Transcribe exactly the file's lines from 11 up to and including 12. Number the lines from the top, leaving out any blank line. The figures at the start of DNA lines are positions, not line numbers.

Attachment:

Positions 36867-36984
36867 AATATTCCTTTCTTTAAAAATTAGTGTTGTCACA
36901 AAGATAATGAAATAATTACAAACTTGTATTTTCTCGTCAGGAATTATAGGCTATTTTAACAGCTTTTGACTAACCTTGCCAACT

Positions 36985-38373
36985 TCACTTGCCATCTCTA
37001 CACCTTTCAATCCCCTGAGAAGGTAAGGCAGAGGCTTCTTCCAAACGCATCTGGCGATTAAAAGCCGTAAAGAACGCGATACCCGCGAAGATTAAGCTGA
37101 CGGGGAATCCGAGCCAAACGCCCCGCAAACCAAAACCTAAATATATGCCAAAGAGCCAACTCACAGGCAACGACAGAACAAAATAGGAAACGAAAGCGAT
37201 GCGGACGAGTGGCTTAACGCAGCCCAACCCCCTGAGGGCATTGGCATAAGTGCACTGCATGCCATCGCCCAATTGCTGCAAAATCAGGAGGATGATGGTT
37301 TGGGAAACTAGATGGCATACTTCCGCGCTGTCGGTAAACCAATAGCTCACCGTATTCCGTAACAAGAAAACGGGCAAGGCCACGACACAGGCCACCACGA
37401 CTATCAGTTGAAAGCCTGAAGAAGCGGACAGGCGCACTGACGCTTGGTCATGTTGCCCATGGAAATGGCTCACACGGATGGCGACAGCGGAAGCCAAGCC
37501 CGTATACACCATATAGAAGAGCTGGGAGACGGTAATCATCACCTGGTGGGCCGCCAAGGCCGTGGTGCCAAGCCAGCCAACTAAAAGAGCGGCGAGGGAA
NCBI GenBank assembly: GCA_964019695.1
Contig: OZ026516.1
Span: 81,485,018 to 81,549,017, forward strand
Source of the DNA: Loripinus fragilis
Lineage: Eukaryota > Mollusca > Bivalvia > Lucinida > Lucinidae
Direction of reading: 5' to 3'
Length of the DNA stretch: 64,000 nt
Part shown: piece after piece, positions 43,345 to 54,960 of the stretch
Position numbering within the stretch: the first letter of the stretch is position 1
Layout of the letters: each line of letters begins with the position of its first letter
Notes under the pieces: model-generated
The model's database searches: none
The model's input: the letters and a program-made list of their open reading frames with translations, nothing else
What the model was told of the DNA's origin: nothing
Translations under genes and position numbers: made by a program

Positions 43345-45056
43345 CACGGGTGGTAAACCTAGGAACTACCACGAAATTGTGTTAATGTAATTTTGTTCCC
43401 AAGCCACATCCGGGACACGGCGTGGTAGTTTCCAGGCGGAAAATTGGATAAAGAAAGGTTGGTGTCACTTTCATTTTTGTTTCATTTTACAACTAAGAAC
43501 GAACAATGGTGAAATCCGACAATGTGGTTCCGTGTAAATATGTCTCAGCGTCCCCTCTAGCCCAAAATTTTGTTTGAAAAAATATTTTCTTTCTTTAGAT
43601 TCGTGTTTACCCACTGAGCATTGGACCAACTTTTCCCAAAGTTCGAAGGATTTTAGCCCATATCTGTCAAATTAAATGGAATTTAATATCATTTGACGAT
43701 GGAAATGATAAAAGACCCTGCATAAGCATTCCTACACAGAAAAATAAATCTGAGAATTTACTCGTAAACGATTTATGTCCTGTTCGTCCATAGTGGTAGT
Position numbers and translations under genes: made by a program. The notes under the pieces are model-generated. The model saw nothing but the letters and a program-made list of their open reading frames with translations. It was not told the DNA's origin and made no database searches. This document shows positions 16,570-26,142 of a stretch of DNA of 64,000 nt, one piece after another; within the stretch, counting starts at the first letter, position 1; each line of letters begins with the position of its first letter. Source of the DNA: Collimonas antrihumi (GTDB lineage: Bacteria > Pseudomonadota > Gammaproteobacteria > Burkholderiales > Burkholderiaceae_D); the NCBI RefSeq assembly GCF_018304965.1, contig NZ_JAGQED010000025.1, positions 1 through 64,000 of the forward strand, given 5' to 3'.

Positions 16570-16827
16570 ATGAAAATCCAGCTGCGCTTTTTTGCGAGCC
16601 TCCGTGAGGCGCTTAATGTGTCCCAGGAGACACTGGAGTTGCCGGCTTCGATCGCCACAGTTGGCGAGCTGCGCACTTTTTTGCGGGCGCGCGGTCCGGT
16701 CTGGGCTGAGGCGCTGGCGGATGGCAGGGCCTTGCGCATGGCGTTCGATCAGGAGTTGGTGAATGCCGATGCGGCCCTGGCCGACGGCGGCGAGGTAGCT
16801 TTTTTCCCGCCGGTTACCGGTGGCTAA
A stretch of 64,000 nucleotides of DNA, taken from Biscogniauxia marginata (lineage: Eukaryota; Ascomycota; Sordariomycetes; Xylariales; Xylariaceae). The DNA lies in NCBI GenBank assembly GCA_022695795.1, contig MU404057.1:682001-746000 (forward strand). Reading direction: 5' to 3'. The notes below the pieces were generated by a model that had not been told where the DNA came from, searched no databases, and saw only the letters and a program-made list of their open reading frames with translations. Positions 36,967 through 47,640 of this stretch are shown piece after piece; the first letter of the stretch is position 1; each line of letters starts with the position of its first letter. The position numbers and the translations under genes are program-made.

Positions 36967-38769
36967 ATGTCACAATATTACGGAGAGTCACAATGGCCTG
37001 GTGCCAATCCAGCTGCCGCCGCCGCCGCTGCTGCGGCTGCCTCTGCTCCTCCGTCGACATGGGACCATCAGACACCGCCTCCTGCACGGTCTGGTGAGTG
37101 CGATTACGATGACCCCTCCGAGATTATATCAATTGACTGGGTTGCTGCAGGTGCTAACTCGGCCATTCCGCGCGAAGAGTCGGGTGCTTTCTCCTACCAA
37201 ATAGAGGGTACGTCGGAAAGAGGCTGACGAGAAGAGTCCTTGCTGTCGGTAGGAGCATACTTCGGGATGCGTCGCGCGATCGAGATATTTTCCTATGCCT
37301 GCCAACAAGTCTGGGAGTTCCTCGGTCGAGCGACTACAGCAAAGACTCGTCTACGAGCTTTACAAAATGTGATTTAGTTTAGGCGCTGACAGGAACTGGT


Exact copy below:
37501 CGTATACACCATATAGAAGAGCTGGGAGACGGTAATCATCACCTGGTGGGCCGCCAAGGCCGTGGTGCCAAGCCAGCCAACTAAAAGAGCGGCGAGGGAA
NCBI GenBank assembly: GCA_964019695.1